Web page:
BRATTLEBORO -- When Brattleboro Union High School science teacher Mike Auerbach heard about a new project the town's energy committee was taking on he thought there would be an opportunity for his students to take part.

At the 2013 Representative Town Meeting George Harvey introduced a resolution that would have Brattleboro take part in Project Atlantic, an initiative that has towns and cities in the United States look at what similarly sized municipalities in Europe are doing to become more energy efficient.

Auerbach went to a meeting last year hosted by the Brattleboro Energy Committee, and when he heard about Project Atlantic he wanted to get the students in his Environmental Science and Policy class involved.

"The whole idea is to get young people involved and to let people in Brattleboro know about new energy ideas," Auerbach said. "I though that was something we could make a part of our course."

A large part of the fall semester was spent investigating alternative energy sources that are being used in Europe and around Brattleboro.

The class produced a series of short films that have been combined into a longer film that is now helping shed a light on the possibilities of increasing sustainable energy options in Brattleboro and beyond.

The BUHS film will have its local premier Thursday night, June 5, from 4:30 to 6 p.m. at the Marlboro Graduate Center as part of the Slow Living Summit.

The film also showed at the Local Energy Solutions Conference in Tilton, N.H., in April and it is scheduled to show at the Vermont Energy & Climate Action Network conference in April.

Following his meeting with the Brattleboro Energy Committee Auerbach had his students choose different energy sources and interview an expert on the topic. They also had to create an info-graphic and put together the short video.

Nick Grubinger, who was in the fall Environmental Science and Policy class, said it was clear from the start that the project was going to be different from what he typically was asked to do in high school.

"It was nice to work on something that benefits the community instead of just doing school work," he said. "So much of what we do in school is just curriculum and you don't really see what it does. This had relevance and it was important. It was great to be a part of it."

Grubinger and his partner looked at solar power. They went up to the solar farm in Putney to learn about community solar projects and looked at two towns in Europe that get most of the energy from solar power.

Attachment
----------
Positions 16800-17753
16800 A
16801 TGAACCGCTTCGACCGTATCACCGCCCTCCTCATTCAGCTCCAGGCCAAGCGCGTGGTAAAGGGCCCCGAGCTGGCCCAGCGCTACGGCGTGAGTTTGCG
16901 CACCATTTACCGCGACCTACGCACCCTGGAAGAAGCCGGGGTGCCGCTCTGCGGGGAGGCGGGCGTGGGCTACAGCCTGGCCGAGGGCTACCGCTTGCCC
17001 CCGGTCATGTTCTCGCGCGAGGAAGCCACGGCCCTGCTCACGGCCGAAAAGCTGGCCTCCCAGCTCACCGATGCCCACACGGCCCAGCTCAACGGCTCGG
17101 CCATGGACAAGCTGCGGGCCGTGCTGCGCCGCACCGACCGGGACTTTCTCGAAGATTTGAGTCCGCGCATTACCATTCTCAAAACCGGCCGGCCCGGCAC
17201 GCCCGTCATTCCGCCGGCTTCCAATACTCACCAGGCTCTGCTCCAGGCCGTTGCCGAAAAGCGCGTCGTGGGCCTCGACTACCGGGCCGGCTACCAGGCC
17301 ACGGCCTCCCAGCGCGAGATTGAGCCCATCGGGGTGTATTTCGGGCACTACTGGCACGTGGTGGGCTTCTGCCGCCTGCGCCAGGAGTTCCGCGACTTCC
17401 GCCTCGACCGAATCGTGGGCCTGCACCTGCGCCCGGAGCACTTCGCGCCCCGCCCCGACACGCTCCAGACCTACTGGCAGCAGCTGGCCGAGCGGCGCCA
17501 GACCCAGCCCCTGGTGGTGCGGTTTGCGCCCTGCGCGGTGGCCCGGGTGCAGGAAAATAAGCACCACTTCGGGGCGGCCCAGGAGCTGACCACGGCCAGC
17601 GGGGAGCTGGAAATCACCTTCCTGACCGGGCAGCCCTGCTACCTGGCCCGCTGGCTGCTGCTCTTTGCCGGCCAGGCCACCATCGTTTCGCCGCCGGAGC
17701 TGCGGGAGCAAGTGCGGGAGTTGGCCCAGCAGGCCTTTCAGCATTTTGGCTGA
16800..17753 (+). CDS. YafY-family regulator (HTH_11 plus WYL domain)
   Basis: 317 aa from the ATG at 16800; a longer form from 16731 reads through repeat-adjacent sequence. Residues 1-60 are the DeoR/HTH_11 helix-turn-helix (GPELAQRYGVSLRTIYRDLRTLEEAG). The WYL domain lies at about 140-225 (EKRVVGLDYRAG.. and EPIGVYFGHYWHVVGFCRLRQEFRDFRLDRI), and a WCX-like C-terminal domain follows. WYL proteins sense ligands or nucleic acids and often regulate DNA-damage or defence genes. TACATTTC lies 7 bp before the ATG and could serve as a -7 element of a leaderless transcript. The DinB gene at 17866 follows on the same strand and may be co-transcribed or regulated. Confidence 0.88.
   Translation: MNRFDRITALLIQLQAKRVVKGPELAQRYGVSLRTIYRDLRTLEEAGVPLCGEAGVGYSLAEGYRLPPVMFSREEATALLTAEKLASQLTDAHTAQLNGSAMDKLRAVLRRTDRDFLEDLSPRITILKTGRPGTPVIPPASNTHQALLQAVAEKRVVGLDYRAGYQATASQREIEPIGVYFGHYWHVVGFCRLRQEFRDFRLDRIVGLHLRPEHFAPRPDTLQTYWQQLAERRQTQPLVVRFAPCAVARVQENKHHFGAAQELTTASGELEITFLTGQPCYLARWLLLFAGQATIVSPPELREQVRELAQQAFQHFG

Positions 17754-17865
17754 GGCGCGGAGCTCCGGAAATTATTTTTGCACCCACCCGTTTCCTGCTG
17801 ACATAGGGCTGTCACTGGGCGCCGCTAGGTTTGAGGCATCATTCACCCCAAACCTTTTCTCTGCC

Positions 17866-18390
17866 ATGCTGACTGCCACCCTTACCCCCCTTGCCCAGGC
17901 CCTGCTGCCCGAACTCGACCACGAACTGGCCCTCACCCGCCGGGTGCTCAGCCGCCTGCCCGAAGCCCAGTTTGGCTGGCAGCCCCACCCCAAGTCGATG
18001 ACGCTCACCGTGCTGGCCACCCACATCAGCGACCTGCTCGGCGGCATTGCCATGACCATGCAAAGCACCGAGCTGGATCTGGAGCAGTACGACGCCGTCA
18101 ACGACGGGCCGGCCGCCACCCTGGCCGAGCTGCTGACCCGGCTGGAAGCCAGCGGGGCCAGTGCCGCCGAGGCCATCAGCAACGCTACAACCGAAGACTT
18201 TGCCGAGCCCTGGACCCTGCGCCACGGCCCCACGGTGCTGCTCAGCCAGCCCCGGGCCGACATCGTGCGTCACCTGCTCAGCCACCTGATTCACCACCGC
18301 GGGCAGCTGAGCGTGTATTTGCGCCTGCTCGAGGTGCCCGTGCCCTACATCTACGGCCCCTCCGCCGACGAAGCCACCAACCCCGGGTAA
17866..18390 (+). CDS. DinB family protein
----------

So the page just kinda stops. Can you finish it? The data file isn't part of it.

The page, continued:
"We were blown away by the stuff that is out there," Grubinger said about what he learned in his research and from the other films.

"I thought it was a futuristic idea to have a town with 100 percent sustainable energy," he said. "But we saw towns in Europe that do that. I was blown away."

Julia Dundorf is the Energy & Climate Change Program Director at the New England Grassroots Environmental Fund and she invited Auerbach and his students to the Local Energy Solutions Conference in Tilton, N.H., in April. Their presentation was well received at the conference, she said, both on how well produced the video was as well as on how passionate the students were about their work.

Dundorf said she hopes more schools can use the model of producing student work that presents real energy solutions for nearby communities to consider.

"Project Atlantic demonstrates innovation that is built on youth leadership, school-based educational programming and community partnerships; a winning combination that we love to see," Dundorf said. "The Brattleboro students have shown amazing maturity, passion and commitment to Project Atlantic. Towns, schools and civic groups struggle to engage communities in building stronger, healthier and more resilient communities. A project like this inherently builds in such engagement."

Early on in the semester Auerbach said it became apparent that the students were approaching the project with genuine enthusiasm.

Even though the semester ended in January Auerbach said there was no problem convincing some of the class to take a day away from their spring break and go up to the conference to talk about their film.

And in anticipation of the Brattleboro showing, the students have been tweaking their work even though their grades are in the book and some of them are graduating in a few weeks.

Auerbach said the creativity, their interest in sustainability, as well as the idea that they were producing work that was going to be useful in advancing alternative energy all encouraged the students to "own their work."

"We started out trying to get the students engaged in the community in a real way and it became meaningful for them," Auerbach said. "Instead of throwing work at students we were throwing students at the work, and it really made a difference."

Howard Weiss-Tisman can be reached at hwtisman@reformer.com or 802-254-2311, ext. 279.